Ladoo Bai was born in the 50’s in the district of Jhabua in the state of Madhya Pradesh in the heart of India.

Like Jangarh Singh Shyam, she was discovered by Jagdish Swaminathan during his research tours through the tribal districts of Madhya Pradesh. Her paintings celebrate the wildlife and vegetation through a tangle of colorful representations, manifestations of the primal energy. The human being appears in her paintings as in a trance, participating to a cosmic dance. The subjects are part of the canvas as the performers of an opera, an ode to nature. Anthropomorphism makes man an animal, an animal a plant. The effect of its painting orchestration communicates fullness, the one of the regeneration of power.

"Ladoo Bai delights herself in a dynamic asymmetry between some refined details and others deliberately left unfinished, fallow, to become" (Ranjit Hoskote, as in “Now That the trees Have Spoken”, Pundole Art Gallery Mumbai 2009). Many of her paintings are composed around the theme of the dance, the deer and antelope, the one of the goddesses, trees and herons, snakes and hunters, turtles and riders. Some forms that fascinate her recall the late Stone Age. Similar silhouettes are, for example, in the Bhimbetka caves in central India. Their persistence in the work of Ladoo Bai, derives as much as a genealogical continuity assigned to ritualistic imagery, as her perception of relations existing between man and nature.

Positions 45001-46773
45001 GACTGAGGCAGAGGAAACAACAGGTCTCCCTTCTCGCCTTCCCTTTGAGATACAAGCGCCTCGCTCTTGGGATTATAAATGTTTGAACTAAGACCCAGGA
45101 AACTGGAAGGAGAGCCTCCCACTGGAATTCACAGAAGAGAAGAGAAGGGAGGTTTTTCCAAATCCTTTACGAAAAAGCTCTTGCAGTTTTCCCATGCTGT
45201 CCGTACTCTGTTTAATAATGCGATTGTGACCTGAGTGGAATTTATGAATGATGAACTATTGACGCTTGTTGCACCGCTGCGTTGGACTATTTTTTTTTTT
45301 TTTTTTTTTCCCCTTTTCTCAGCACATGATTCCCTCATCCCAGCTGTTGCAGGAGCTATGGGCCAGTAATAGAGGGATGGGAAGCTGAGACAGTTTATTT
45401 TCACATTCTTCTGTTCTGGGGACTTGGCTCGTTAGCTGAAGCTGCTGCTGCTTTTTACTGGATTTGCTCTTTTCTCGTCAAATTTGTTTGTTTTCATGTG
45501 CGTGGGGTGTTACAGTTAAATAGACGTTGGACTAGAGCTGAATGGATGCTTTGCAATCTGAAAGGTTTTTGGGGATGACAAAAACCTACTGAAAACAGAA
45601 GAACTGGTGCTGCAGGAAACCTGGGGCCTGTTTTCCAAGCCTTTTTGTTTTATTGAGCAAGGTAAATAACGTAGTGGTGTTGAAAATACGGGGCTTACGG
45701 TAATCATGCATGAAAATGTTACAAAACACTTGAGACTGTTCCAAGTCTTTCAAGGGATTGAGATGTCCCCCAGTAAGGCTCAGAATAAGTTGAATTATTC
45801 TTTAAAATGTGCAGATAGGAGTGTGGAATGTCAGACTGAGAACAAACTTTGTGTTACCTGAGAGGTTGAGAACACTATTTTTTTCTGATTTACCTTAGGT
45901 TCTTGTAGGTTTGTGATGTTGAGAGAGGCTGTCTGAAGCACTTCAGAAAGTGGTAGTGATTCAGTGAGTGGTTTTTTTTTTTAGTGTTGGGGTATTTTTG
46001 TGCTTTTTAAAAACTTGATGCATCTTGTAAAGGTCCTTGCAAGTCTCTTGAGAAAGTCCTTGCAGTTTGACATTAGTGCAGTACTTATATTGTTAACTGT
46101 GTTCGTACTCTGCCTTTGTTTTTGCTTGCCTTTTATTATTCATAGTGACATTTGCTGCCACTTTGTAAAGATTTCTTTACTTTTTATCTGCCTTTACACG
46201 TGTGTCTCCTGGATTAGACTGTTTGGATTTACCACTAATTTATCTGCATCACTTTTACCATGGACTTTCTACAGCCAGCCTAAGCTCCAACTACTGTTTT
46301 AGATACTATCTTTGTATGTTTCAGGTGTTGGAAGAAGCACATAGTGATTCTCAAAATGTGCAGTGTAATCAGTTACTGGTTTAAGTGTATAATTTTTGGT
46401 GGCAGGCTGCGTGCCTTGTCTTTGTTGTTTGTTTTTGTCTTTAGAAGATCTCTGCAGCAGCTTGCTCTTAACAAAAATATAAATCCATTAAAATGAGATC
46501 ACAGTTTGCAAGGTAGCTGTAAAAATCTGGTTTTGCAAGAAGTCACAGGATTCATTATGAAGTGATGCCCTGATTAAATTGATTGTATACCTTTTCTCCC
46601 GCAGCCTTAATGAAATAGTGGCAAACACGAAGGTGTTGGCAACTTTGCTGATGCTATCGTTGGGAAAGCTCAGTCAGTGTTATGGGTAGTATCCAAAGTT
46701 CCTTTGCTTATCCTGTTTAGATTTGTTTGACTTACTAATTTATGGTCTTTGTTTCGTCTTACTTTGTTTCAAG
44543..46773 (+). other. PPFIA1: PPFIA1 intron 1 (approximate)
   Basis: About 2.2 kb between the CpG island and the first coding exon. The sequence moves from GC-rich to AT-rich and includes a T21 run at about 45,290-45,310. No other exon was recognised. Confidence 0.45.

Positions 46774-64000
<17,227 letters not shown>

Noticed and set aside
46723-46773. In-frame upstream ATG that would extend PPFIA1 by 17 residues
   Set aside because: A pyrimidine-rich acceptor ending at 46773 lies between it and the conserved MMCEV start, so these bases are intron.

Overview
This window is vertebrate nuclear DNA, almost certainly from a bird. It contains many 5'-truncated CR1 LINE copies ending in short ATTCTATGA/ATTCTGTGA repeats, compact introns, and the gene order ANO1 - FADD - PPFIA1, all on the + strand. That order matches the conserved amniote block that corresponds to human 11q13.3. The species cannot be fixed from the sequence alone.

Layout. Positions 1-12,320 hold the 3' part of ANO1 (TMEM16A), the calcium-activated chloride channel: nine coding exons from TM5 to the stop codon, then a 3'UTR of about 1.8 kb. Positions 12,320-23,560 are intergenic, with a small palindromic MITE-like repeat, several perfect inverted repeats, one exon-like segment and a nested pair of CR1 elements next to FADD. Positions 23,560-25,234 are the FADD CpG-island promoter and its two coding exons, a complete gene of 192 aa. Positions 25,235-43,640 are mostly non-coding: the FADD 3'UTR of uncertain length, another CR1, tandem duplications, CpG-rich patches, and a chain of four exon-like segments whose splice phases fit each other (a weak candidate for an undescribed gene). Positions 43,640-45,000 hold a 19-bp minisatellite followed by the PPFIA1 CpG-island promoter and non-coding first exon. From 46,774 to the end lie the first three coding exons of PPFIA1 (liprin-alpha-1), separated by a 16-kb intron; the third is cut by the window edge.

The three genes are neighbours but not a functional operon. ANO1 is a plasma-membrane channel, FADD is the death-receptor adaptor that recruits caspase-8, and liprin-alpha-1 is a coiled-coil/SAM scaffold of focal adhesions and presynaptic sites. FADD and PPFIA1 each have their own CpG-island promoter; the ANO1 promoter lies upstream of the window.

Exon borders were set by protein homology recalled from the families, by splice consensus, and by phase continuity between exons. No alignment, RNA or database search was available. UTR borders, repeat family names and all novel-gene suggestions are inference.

The work of Ladoo Bai was the subject of numerous exhibitions both in India and abroad.